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Dowally Dowally
Album: Somewhere
Label: Self Released
Tracks: 10

Dowally is a Scottish trio that forms the creative meeting point of three musicians from very different worlds: traditional (fiddle and low whistle player Rachel Walker), klezmer (accordionist/pianist Phil Alexander) and jazz (guitarist/double bass player Daniel Abrahams). That meeting-point is bound to be “somewhere”, which, so the story goes, was the qualifying prefix to “off the A9” that alerted the musicians to a hamlet of that name. And that’s good enough for me! But perhaps even before all that (maybe), the trio was invited to record its first album in 2015 by cellist and engineer Graham Coe; I’ve not heard that record, but by all accounts it was a product of supremely spontaneous invention at a magic moment in the studio, so the decision was taken to make the followup an altogether more considered project. Graham is once again heavily involved in its recording, though, so there’s bound to be a sense of connectivity between the albums.

The usual image and expectation for a new young Scottish trio may well be of three musicians wearing a prodigious virtuosity on their sleeves, often at the expense of a more mature musicality; but this is emphatically not the case with Dowally. There’s plenty of virtuosity, make no mistake, but it’s channelled with abundant sensitivity and the individuals clearly feel no need to rush through their music for the sake of making a quick impact. Not that they don’t make an impact – but it’s actually a much stronger impact for its concentration on melody and dynamics and integrated responses away from easy “instant gratification”. The thrills quotient is thus more subtle – and to my mind more long-lasting.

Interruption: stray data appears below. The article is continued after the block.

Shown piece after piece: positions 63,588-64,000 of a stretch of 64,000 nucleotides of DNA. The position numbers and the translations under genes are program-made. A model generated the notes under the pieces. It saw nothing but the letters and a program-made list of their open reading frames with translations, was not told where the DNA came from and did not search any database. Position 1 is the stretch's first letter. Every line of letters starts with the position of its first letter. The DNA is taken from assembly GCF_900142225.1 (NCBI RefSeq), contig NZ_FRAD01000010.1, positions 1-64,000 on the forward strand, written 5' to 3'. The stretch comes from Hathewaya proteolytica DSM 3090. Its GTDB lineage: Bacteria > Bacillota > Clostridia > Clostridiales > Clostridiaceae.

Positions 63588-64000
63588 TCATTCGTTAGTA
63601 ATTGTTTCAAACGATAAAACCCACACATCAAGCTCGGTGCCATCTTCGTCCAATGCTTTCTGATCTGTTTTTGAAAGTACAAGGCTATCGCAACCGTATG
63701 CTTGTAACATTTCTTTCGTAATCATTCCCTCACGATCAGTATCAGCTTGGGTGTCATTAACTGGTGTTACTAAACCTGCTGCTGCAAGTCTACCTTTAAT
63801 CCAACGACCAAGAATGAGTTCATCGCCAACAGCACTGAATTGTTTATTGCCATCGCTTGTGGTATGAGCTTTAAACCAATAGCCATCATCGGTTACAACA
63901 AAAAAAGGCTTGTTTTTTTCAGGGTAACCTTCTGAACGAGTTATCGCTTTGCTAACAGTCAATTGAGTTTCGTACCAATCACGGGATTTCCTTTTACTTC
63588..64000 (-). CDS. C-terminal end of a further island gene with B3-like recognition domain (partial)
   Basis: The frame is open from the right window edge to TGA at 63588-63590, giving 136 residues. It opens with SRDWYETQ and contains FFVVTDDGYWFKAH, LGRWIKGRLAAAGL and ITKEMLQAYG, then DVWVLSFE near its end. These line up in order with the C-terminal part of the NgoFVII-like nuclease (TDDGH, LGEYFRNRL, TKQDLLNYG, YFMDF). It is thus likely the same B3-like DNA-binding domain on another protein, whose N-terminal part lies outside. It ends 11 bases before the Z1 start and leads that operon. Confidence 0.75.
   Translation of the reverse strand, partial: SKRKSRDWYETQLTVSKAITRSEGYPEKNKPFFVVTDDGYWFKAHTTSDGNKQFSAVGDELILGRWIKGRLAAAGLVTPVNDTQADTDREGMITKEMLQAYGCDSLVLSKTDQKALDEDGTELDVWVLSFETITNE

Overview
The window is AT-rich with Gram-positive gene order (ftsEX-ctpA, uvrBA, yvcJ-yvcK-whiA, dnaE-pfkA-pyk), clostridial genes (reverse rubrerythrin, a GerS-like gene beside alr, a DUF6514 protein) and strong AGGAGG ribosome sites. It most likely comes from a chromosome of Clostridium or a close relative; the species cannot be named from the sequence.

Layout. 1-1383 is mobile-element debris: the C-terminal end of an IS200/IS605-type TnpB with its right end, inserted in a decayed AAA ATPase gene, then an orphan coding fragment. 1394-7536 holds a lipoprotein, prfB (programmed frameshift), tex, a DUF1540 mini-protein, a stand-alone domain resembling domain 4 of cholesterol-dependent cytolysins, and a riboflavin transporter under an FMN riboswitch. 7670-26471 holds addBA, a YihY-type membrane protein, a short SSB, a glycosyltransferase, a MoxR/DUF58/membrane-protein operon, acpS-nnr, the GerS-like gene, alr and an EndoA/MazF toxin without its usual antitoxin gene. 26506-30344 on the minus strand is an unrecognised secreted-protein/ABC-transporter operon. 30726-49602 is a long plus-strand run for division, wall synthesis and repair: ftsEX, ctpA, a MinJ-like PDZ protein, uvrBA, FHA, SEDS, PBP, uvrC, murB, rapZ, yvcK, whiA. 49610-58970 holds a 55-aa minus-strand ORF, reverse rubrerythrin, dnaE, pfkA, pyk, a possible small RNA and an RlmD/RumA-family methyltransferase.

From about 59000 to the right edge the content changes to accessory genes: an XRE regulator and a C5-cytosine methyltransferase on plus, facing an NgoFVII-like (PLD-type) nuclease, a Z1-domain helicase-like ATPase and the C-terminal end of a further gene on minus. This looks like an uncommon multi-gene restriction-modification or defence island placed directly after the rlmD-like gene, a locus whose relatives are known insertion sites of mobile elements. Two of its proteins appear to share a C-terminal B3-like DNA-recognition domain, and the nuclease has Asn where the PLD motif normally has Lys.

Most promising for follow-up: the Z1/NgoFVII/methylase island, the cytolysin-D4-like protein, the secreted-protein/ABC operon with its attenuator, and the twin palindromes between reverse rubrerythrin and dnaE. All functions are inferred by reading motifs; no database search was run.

The album’s opening track, Sunday Brunch, is a suitably laid-back affair, relaxed and equable, during which the musicians react to each other, and to the melody, with an easy and playful ingenuity. The comfortably inventive nature of their music-making is a feature of the whole album, however, although the very next track (Fluorescent Banshee) could not be more different – it’s a frenetic “mash-up” of (wait for it!) Arctic Monkeys’ Fluorescent Adolescent and Irish reel The Banshee, and full marks to guest singer Dominic Blaikie for actually rendering the lyric intelligible (if still not quite making complete sense!). The album’s only other vocal track is a surprisingly effective, rather dark take on the old Beatles smoothie And I Love Her, which amply proves the worth of taking a fresh look at such classics.

Back to the instrumental tracks, then: all are joint Abrahams-Walker compositions, and the emotional-see-saw principle proves a unifying force, characterising the trio’s music (and the album) without making it all seem inconsistent. On Castellation, the klezmer dash is much to the fore, and Be Mine Or One takes the jazz road, while St. Vincent’s and Veruda are both more episodic (though intelligently so) in both nature and execution. As for guests, Graham Coe’s fearsomely fiery, sturdy cello underpins four tracks, and Ciaran Ryan contributes some extra fiddle lines, while Ciaran’s tenor banjo features on two of the most animated tracks: Chris & Emily’s, with its fluid, blues-inflected intro leading straight into an Irish jig guitar-banjo duet, and the disc’s closing track Port Inn Hornpipe, which builds from that sparky, cheeky dance into a riotous ensemble-vocalised reel finale, sending us off with a big loony grin (it won’t send you doolally, but it will take you to Dowally!…).

David Kidman